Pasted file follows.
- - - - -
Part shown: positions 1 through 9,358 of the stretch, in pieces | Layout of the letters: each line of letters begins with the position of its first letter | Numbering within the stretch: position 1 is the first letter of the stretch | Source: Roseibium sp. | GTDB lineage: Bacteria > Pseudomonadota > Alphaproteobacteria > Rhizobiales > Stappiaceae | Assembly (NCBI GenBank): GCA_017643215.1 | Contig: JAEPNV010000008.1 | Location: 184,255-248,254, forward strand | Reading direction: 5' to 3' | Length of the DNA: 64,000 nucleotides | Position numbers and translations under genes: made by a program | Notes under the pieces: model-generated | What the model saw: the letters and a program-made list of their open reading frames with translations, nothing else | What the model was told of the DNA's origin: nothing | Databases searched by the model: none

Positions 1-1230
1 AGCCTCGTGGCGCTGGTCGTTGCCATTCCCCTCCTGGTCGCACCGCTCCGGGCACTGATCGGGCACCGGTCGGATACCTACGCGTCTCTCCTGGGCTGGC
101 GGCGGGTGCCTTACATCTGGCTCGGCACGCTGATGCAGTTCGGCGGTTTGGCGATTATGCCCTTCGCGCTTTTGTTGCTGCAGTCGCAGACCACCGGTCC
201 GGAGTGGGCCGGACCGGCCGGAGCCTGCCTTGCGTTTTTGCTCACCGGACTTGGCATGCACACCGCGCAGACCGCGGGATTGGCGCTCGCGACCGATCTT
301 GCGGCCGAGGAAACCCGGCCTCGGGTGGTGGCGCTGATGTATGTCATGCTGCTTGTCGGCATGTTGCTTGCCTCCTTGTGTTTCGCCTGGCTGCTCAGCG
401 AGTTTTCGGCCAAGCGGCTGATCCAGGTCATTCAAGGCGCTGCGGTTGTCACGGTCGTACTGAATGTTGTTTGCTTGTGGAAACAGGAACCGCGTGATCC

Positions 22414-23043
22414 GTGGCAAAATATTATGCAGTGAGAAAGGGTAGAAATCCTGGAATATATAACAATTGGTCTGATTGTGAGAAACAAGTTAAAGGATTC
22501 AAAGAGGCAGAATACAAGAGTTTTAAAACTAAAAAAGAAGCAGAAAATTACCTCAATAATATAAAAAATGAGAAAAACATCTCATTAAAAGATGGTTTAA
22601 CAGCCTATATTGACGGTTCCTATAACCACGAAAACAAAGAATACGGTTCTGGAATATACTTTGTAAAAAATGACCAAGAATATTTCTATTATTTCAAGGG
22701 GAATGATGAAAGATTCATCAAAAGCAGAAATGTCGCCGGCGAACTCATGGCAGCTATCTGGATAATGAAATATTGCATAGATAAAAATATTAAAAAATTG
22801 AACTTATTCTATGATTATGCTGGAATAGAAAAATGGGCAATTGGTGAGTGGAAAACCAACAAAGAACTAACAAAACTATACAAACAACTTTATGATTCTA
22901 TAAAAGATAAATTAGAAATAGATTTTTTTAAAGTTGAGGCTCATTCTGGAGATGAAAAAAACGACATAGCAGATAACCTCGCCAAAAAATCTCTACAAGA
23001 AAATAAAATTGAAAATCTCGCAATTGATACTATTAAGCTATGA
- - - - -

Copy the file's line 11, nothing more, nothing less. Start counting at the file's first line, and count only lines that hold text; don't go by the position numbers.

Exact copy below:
22601 CAGCCTATATTGACGGTTCCTATAACCACGAAAACAAAGAATACGGTTCTGGAATATACTTTGTAAAAAATGACCAAGAATATTTCTATTATTTCAAGGG